I could tell you, but then...
September 7, 2018 12:12 AM   Subscribe

A former colleague wants to use me as a reference for a job application. I would love to tell potential employers how awesome she was. However, I recently changed jobs too, and joined a stealthy startup. Is there an accepted way to handle giving a recommendation when you have to be cagey about your current role/title/employer?

My management has explicitly asked me to be discrete in what I reveal to others, up to and including the name of the company.

My best thought is to have my former colleague list my title as "[Former title], [Former Employer] (Prev)" and give my personal email. This is all meaningful information, since I worked with her in that role, but I'm worried that using a personal email could throw up red flags, though, which is the complete opposite of what I want to do for her application!
posted by anonymous to Work & Money (9 answers total) 3 users marked this as a favorite
 
When I've given potential employers lists of references from old jobs, I have never listed the people's current jobs - it wouldn't be relevant to do so. All that matters is the role they played when we worked together.
posted by showbiz_liz at 2:15 AM on September 7, 2018 [18 favorites]


Using your personal email address for a reference is totally normal. After all, you could be unemployed at the moment. The experience you had working with your colleague is still relevant.
posted by neushoorn at 3:44 AM on September 7, 2018 [6 favorites]


A personal email address is very ordinary for a recommendation. People move on from companies all the time.

And as showbiz_liz says your current sitaution has nothing to do with your recommendation. If someone asks just say you’re at a startup in stealth mode.
posted by Tell Me No Lies at 4:32 AM on September 7, 2018


In some cases I've written a recommendation like this on LinkedIn, which explicitly ties it back to the role I was in when I worked with the person. That authenticates my credentials for writing the recommendation too. Presumably if you're in stealth mode at your new place then it's not on your LI profile so it might be an option.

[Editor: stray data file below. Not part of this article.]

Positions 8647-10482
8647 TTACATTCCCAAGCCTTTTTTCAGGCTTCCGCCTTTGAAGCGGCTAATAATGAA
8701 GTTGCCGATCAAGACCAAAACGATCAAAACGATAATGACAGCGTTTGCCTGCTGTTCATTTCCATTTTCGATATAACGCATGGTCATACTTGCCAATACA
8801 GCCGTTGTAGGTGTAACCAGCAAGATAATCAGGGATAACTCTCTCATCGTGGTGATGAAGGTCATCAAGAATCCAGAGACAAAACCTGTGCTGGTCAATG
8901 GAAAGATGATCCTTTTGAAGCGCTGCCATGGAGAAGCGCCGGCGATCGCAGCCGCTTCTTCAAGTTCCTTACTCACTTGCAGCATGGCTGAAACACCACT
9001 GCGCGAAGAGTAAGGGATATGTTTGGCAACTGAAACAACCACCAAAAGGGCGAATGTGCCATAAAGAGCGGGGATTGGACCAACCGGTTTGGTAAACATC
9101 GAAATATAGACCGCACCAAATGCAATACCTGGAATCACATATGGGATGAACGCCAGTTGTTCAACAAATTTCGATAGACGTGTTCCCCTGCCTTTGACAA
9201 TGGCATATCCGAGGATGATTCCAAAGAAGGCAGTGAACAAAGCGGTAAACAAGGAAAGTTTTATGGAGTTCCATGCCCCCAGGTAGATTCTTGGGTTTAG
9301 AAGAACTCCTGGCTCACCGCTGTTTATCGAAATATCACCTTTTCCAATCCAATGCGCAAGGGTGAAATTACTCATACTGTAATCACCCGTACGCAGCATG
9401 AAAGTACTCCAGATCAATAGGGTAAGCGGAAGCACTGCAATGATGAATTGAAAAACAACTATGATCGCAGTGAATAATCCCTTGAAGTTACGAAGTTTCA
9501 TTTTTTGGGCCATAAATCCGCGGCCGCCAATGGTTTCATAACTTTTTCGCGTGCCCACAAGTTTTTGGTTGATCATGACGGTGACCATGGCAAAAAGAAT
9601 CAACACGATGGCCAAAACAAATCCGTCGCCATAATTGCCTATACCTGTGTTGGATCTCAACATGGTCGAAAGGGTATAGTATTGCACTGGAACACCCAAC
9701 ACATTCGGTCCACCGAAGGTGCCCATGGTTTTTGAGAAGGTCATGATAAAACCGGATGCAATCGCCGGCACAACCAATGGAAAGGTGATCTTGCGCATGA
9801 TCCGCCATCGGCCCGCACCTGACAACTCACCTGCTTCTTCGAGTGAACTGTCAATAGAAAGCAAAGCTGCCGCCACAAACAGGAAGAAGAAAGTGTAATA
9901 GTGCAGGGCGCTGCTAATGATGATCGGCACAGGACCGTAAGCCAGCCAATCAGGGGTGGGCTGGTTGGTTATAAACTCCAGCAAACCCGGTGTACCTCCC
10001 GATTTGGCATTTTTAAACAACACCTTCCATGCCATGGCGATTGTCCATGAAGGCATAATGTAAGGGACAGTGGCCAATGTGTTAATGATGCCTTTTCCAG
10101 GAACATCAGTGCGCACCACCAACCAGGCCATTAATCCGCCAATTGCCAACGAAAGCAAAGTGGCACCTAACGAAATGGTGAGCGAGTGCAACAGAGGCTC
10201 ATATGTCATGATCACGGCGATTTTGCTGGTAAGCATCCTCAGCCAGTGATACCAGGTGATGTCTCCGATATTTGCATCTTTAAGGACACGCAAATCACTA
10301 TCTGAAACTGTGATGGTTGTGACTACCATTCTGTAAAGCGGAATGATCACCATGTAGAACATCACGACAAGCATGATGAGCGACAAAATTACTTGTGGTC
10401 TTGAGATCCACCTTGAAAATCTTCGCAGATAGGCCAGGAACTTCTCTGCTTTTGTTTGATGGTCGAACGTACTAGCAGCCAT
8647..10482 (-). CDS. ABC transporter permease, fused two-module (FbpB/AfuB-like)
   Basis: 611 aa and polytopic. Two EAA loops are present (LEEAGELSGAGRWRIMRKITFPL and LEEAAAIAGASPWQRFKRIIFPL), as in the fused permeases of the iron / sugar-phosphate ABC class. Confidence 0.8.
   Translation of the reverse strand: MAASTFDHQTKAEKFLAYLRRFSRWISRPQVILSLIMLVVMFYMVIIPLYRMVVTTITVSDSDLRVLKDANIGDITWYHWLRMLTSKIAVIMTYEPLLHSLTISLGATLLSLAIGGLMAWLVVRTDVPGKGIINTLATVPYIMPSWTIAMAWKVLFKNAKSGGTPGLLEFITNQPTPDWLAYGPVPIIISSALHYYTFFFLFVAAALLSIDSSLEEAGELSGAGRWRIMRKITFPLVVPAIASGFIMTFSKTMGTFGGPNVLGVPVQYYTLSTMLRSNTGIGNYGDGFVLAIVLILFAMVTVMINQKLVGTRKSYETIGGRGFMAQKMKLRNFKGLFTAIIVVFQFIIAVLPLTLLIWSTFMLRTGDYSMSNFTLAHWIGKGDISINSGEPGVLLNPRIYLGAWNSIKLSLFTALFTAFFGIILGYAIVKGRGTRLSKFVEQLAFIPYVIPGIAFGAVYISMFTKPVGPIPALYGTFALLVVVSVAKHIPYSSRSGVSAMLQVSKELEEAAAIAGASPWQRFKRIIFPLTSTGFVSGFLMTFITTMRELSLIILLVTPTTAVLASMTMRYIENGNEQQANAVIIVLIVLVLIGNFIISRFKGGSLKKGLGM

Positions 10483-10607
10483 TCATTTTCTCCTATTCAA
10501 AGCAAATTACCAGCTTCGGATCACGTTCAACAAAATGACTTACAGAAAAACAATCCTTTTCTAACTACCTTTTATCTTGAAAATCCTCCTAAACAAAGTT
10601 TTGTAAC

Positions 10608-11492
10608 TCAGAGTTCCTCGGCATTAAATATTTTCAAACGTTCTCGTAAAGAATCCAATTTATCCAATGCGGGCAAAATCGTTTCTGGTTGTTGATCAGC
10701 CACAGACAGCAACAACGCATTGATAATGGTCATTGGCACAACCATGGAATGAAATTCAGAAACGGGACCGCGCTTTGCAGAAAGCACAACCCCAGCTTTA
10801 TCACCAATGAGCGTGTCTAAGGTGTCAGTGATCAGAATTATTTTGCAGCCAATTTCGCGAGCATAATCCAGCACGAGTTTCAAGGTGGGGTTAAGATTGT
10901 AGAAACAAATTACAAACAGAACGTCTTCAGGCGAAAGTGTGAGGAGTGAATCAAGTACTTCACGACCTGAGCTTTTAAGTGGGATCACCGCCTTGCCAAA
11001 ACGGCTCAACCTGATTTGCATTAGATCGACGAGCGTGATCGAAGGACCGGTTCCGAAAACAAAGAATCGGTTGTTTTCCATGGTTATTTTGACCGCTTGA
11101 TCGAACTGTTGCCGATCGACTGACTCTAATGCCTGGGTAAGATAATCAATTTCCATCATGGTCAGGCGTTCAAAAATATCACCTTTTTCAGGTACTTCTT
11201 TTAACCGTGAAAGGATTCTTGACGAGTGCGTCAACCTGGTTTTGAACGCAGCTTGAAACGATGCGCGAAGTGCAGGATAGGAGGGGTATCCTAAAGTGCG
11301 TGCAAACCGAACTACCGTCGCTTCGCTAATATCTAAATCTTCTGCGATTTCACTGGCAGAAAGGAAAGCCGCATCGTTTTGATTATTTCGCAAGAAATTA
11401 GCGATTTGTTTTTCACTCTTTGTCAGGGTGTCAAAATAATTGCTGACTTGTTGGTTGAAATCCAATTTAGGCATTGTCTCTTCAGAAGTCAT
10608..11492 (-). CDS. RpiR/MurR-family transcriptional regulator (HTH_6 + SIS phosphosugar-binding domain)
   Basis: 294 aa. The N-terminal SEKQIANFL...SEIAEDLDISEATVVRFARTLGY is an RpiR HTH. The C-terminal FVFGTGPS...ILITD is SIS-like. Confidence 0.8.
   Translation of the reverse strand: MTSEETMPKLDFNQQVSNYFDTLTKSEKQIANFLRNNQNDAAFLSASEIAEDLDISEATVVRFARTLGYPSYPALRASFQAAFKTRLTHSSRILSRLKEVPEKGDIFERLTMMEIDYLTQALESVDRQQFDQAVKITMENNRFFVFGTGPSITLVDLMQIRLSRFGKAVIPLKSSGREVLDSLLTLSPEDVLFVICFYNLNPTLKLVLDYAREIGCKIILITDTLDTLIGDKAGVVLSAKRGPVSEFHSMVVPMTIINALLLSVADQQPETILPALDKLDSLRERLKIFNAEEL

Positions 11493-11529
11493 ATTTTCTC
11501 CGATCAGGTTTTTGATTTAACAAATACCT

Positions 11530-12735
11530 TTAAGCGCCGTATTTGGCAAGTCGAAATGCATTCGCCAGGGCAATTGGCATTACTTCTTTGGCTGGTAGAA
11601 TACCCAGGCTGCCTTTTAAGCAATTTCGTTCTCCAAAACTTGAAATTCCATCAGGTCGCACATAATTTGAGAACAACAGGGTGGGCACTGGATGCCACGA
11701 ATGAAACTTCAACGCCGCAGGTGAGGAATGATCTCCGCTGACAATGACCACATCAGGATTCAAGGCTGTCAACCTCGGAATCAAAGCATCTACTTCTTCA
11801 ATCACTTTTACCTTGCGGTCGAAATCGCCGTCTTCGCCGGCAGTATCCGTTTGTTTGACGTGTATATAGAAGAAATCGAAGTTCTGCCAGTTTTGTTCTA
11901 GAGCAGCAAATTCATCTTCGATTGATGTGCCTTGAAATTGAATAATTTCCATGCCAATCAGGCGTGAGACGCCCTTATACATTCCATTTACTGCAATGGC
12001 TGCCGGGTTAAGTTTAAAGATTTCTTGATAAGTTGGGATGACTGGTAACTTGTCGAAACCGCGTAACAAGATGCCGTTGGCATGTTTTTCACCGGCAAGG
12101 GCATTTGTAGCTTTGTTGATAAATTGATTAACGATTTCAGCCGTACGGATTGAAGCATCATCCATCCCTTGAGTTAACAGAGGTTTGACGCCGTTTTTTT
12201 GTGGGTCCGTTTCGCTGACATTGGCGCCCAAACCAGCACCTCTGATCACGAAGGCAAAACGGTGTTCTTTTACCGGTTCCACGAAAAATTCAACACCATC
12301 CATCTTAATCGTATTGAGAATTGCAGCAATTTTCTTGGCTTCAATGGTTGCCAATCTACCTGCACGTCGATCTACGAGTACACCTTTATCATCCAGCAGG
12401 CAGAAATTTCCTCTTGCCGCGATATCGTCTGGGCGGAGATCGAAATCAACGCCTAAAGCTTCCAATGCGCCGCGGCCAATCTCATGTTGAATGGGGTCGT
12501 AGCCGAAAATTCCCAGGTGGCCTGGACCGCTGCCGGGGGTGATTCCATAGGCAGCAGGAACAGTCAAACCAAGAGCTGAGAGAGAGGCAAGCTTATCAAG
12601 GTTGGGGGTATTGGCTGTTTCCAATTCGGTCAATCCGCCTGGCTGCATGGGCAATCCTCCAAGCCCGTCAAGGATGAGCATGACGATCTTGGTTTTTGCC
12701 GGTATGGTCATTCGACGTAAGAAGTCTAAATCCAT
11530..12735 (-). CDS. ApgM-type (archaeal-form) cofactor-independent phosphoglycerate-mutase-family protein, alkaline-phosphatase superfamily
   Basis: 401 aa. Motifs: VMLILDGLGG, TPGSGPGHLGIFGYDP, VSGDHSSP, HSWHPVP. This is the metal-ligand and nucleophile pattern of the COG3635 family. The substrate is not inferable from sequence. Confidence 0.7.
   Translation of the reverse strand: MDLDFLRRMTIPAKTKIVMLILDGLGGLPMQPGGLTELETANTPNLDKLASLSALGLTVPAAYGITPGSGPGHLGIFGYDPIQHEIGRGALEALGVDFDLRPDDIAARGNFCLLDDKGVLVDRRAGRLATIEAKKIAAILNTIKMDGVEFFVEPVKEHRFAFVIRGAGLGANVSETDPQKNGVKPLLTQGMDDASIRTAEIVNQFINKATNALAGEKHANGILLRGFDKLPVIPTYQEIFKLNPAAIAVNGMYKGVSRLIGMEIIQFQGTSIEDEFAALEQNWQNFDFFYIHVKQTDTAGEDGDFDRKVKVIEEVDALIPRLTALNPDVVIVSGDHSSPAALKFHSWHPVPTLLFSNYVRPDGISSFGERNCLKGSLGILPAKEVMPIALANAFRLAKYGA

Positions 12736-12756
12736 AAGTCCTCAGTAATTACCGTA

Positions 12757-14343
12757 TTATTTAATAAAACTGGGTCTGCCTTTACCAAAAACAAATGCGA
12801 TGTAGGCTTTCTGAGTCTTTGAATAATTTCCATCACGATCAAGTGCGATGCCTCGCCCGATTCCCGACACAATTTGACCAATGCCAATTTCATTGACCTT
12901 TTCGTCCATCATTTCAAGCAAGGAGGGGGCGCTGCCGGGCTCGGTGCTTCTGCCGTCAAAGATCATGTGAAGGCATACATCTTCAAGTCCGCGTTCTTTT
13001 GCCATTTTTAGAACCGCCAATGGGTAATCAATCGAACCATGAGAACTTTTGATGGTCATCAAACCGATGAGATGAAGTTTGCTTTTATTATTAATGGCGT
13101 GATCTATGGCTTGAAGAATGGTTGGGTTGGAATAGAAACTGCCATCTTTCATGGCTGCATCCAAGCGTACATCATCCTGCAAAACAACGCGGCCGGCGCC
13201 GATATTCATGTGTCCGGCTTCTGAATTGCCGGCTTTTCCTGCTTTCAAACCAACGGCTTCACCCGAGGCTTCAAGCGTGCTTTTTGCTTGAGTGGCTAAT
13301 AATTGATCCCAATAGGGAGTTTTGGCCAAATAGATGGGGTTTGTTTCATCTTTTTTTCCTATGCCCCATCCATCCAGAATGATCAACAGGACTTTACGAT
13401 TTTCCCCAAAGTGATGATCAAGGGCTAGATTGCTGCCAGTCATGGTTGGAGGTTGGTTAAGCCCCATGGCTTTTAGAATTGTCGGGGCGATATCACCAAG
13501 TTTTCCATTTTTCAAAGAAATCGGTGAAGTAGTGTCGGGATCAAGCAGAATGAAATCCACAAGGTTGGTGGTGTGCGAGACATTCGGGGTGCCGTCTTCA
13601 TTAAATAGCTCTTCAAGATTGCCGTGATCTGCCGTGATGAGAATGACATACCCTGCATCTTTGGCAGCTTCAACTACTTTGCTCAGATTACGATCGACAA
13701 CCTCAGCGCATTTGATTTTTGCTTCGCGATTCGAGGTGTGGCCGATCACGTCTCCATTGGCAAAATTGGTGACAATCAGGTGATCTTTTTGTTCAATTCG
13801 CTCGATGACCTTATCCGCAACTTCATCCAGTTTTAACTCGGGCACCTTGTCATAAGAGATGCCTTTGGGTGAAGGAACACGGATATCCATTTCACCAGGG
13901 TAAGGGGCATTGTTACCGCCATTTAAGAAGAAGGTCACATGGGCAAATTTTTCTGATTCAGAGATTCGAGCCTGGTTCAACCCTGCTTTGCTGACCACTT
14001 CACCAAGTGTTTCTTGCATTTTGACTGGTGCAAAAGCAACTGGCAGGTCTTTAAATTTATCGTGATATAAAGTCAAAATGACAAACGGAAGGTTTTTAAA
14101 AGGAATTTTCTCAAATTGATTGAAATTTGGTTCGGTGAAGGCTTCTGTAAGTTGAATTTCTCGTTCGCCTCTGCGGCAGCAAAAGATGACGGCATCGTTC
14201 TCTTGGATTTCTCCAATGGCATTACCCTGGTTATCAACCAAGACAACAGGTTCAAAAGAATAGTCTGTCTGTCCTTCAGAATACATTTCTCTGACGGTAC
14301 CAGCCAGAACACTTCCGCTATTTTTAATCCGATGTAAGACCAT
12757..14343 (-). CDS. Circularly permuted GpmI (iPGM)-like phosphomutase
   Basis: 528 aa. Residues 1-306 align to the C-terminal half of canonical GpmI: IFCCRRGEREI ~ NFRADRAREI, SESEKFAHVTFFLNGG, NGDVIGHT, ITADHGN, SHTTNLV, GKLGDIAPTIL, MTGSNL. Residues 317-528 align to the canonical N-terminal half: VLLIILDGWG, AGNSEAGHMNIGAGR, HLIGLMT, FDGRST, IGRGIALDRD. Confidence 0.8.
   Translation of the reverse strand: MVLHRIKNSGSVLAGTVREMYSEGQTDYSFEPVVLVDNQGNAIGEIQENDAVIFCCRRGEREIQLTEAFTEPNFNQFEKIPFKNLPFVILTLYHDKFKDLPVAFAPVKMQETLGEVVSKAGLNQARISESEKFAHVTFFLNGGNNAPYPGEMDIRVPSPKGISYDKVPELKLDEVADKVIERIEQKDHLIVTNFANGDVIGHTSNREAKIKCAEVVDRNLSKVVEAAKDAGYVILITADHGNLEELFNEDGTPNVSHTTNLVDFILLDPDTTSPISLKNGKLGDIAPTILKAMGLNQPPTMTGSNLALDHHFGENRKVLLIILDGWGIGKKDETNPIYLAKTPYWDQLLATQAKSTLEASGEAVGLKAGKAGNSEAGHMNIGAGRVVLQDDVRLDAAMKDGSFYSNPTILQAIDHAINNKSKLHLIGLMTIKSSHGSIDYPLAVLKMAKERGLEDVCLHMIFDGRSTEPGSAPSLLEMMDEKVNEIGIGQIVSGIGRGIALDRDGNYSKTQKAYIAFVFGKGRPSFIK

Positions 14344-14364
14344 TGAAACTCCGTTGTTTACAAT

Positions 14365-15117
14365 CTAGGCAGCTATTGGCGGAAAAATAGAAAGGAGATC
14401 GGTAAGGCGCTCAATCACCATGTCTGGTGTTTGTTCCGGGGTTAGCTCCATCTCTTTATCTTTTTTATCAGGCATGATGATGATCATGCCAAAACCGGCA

posted by crocomancer at 4:51 AM on September 7, 2018


Nobody's ever asked me where I worked currently when giving a reference, though I have once (uh, some years ago rather than in the current climate) sort of shamelessly used a friend at Facebook for a rental application personal reference because I knew it would impress the landlord.

Use your personal address and if it happens to become some kind of pressing question just say, "I know this sounds ridiculous, but I can't say. It's a super-secret startup thing, all will be revealed in a few months." If it's a casual question, just say you're freelancing right now.
posted by Lyn Never at 6:30 AM on September 7, 2018


Yeah, just nth-ing that this is incredibly common. I was called for a reference check for someone I supervised at a previous organization and the hiring manager never asked me about my current job. They don't care about what you're doing, they care about the person they're hiring.

If you want to be extra, extra careful about this, just make sure your LinkedIn profile is set to public and lists you as having worked in the position where you worked with the former colleague.
posted by capricorn at 6:55 AM on September 7, 2018


References aren't supposed to dazzle -- some people might care what your title is, but they're not contacting you to get a high-prestige person to vouch for your friend. Every time I've spoken to an employer when a former coworker listed me as a reference, they wanted to know what my role was, what role the former coworker had played, and information on how they functioned in that role. What you're doing right now is unimportant because the person you're acting as a reference for isn't in your current workplace.
posted by mikeh at 9:24 AM on September 7, 2018


My best thought is to have my former colleague list my title as "[Former title], [Former Employer] (Prev)" and give my personal email. This is all meaningful information, since I worked with her in that role, but I'm worried that using a personal email could throw up red flags, though, which is the complete opposite of what I want to do for her application!

Nah, this isn't a red flag at all. It is very common for people to prefer using personal email to give references like this. It's not company business, after all. If for some reason the employer is chatty enough to ask you what you do now, you can just say that you're a freelancer/consultant with clients in the [foo] field.
posted by desuetude at 9:43 AM on September 7, 2018


I think the question of whether the personal email is okay has been cleared up, but I would never give a current colleague's work email address as a reference contact - given that work email can be monitored. So giving a personal email is standard. I've also given references and only been asked about how I worked with the person, not what I'm doing now, they don't care about that. When I've listed references, I usually include something like, Jane Smith, manager at Tea Pots Inc. cell phone: xxx email: xxxx.
posted by john_snow at 11:30 AM on September 7, 2018 [2 favorites]


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